20ACUTE DIARRHEADiarrhea that is acute in onset and persists for less than 3 weeks is most commonly caused by infectious agents, bacterial toxins (either ingested preformed in food or produced in the gut), or drugs
22Toxicogenic/Secretory Other classifacationViralProtozoanCMV, Rota, adeno, enterovirus, NorwalkGiardia, Amy the Ameba, Cryptosporidium“Invasive”Toxicogenic/SecretoryE. Coli 0157:H7, ShigellaSalmonella, Vibrios, Campy Low-Backed Her,Staph, noninvasive E. Coli, Be Serious, C. Difficile, Cholera*lumps together invasive, inflammatory, non-amebic dysenteries, etc.
23Pathogenesis Stimulation of net fluid secretion Mucosal destruction with increased permeabilityNutrient malabsorptionIncreased propulsive contraction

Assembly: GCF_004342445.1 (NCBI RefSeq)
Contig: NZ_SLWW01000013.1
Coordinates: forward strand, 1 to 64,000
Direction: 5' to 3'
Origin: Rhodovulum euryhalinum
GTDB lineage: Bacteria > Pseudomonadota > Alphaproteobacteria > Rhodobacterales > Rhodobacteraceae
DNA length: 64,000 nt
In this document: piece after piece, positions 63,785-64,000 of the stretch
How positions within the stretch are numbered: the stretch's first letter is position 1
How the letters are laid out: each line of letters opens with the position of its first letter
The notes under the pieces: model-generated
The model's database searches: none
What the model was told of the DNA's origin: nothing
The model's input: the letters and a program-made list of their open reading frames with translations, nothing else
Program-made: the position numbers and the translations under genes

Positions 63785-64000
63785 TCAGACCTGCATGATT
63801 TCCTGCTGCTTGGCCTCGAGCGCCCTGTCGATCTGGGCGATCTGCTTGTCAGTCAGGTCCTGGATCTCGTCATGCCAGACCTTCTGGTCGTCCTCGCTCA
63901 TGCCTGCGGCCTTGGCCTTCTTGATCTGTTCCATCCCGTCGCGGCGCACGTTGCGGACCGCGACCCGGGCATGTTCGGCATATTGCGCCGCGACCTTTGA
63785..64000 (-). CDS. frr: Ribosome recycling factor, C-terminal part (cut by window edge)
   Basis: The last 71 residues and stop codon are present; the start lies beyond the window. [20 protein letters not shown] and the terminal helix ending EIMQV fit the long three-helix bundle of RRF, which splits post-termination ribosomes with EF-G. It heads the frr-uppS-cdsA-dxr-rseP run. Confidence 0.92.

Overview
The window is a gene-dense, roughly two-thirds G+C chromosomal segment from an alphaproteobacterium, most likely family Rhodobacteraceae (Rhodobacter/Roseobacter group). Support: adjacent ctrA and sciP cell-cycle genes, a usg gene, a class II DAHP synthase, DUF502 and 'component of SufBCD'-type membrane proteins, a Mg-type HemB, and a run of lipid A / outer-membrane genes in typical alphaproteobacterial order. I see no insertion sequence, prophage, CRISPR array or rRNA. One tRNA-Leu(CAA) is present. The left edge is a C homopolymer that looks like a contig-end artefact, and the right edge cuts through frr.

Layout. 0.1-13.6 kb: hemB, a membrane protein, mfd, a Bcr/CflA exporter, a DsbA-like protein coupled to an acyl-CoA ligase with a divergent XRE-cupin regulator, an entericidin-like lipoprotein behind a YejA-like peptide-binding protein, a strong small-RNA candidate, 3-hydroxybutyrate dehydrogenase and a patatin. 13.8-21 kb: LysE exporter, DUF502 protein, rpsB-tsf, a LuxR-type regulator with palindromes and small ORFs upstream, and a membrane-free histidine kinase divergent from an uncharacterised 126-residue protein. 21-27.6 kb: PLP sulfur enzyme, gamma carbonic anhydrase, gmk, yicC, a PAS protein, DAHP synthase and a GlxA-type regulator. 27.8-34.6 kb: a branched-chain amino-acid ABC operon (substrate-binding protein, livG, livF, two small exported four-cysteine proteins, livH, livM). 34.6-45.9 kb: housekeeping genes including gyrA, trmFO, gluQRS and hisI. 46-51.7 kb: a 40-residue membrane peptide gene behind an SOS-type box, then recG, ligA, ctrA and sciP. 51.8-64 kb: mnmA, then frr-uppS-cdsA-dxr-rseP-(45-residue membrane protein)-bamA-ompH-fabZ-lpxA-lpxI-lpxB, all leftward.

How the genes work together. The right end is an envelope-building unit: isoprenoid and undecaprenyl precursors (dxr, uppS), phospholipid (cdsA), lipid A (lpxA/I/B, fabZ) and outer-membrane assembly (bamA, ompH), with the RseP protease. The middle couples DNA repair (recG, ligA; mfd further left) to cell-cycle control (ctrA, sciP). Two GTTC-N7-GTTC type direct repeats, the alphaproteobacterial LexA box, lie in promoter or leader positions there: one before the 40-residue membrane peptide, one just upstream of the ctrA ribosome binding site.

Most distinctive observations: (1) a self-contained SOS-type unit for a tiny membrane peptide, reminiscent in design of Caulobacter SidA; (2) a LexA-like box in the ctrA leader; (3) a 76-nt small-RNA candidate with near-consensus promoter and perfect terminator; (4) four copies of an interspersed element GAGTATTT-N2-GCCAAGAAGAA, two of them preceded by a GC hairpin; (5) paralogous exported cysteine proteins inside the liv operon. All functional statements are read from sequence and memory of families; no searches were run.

25Toxin-producing bacteria CholeraShigellaETEC (enterotoxigenic E. Coli)EHEC (Enterohemorrhagic/EC 0157Clostridium difficileBacillus cereus
26Vibrio Cholera Spread in water, undercooked seafood Secretion of fluid in small intestineMalabsorption of fluid in large intestineRice water stools—large volume, high electrolyte contentMore info: Cholera
27Shigella Spread by contaminated food, water Bloody diarrhea characteristicFever commonSome carriers asmptomatic; symptoms usually occur in 2-3 daysMore info: Shigella
28ETEC (Enterotoxigenic EC) Major cause of diarrhea in developing countries & travelersTwo toxins, one cholera-likeCauses watery diarrhea, nausea, cramps, low-grade feverRx: TMP-SMX or Bismuth salicylateMore info: ETEC